Disclosure: I traveled to Jordan as a guest of the Jordan Tourism Board for Legal Nomads, but all photos and opinions presented are completely my own.

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Jordan’s Dead Sea: Salty, Muddy and Beautiful

This is a Hipmunk guest post from Jodi Ettenberg of Legal Nomads

I’ve posted on The Hipmunk about the worlds largest salt flats in Bolivia and all the fun optical illusions that can be had during a visit, but another salty place to visit is the Dead Sea. I was recently invited by the Tourism Board of Jordan to visit the country and while I’ve started a series on food on my own site, I wanted to post some photos from the Dead Sea here.

The area, much more well known than Uyuni’s salt flats, is over eight times more salty than the ocean. At 67 km long, that’s a lot of salt. 

On the side of the water, surreal crystal formations:

And from an even closer view:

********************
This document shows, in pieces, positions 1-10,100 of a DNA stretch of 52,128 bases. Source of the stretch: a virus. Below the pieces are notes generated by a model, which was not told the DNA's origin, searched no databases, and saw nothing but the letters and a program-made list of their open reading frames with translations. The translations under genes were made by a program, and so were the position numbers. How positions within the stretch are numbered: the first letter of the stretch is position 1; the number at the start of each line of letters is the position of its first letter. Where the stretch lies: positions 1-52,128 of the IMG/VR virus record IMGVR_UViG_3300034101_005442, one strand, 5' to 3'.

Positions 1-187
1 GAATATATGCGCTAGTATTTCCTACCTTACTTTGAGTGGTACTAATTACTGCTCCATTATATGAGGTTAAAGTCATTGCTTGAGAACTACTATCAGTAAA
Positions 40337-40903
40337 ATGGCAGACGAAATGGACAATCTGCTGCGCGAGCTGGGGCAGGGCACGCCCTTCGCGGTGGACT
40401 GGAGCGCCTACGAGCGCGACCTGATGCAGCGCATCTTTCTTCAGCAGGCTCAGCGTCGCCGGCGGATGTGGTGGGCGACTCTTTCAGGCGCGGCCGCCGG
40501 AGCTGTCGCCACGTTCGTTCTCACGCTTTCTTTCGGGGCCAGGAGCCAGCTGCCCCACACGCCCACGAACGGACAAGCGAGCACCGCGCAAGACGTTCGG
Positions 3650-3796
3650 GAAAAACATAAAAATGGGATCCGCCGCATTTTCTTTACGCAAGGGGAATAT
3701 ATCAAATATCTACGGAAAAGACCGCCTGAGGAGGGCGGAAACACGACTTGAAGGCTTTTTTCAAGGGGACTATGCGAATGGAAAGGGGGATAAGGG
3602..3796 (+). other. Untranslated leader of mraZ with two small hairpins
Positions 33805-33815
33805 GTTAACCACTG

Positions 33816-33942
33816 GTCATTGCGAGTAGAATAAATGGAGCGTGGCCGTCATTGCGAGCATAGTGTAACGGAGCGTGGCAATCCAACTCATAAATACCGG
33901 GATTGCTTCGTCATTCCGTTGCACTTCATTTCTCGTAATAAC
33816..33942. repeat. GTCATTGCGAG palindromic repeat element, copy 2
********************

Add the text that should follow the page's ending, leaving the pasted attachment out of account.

The sea is also located over 415 meters below sea level, more so than I had realized and a serious contrast to the higher altitude (over 5000m at times) in Bolivia’s Salar de Uyuni.

Afternoon was, of course, spent getting extremely muddy and then waiting for the mud to solidify and crack in the sun, washing it off in the salty water by the shore. It’s a strange thing, to be in the water and washing off the mud, only to come out feeling like you’ve bathed in a giant pool of oil. 

Having seen the Dead Sea from the Israeli side over a decade ago, I watched the sun rise over the water. It was a nice symmetry to be on the Jordanian side years later and watch the sun set into the sea. 

The flat, oily nature of the water lends itself to total placidity, like a sunset over a sheet of glass:

For anyone heading to Jordan’s Dead Sea, one very important travel tip: DO NOT GET THE WATER IN YOUR EYES. Speaking from experience here, it’s not so much fun. The instinct to wipe the water out of your eyes using your hand? Also a terrible idea. 

Back to travel gadgets and smartphone apps next week. Have a great weekend!

Disclosure: I traveled to Jordan as a guest of the Tourism Board for Legal Nomads, but all photos and opinions presented are completely my own.